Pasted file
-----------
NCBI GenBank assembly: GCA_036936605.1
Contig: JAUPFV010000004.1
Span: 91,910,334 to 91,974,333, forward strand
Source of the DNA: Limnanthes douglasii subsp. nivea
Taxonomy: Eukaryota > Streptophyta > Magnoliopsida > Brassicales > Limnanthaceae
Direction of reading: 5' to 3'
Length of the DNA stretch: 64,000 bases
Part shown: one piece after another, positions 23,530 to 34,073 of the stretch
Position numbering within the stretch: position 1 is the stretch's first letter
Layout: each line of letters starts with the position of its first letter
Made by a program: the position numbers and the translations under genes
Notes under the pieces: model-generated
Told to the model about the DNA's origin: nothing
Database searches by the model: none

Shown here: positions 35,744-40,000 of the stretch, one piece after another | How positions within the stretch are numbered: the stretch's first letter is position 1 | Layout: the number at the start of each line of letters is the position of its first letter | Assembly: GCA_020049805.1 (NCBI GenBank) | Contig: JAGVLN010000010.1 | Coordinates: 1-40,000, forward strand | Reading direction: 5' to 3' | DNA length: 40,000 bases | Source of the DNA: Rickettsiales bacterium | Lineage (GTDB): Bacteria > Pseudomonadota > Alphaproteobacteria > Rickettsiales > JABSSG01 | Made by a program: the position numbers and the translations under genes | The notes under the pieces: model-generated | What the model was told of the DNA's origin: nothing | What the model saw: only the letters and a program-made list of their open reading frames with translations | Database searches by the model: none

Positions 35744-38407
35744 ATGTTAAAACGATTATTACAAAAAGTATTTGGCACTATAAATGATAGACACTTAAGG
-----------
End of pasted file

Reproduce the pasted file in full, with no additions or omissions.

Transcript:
NCBI GenBank assembly: GCA_036936605.1
Contig: JAUPFV010000004.1
Span: 91,910,334 to 91,974,333, forward strand
Source of the DNA: Limnanthes douglasii subsp. nivea
Taxonomy: Eukaryota > Streptophyta > Magnoliopsida > Brassicales > Limnanthaceae
Direction of reading: 5' to 3'
Length of the DNA stretch: 64,000 bases
Part shown: one piece after another, positions 23,530 to 34,073 of the stretch
Position numbering within the stretch: position 1 is the stretch's first letter
Layout: each line of letters starts with the position of its first letter
Made by a program: the position numbers and the translations under genes
Notes under the pieces: model-generated
Told to the model about the DNA's origin: nothing
Database searches by the model: none

Shown here: positions 35,744-40,000 of the stretch, one piece after another | How positions within the stretch are numbered: the stretch's first letter is position 1 | Layout: the number at the start of each line of letters is the position of its first letter | Assembly: GCA_020049805.1 (NCBI GenBank) | Contig: JAGVLN010000010.1 | Coordinates: 1-40,000, forward strand | Reading direction: 5' to 3' | DNA length: 40,000 bases | Source of the DNA: Rickettsiales bacterium | Lineage (GTDB): Bacteria > Pseudomonadota > Alphaproteobacteria > Rickettsiales > JABSSG01 | Made by a program: the position numbers and the translations under genes | The notes under the pieces: model-generated | What the model was told of the DNA's origin: nothing | What the model saw: only the letters and a program-made list of their open reading frames with translations | Database searches by the model: none

Positions 35744-38407
35744 ATGTTAAAACGATTATTACAAAAAGTATTTGGCACTATAAATGATAGACACTTAAGG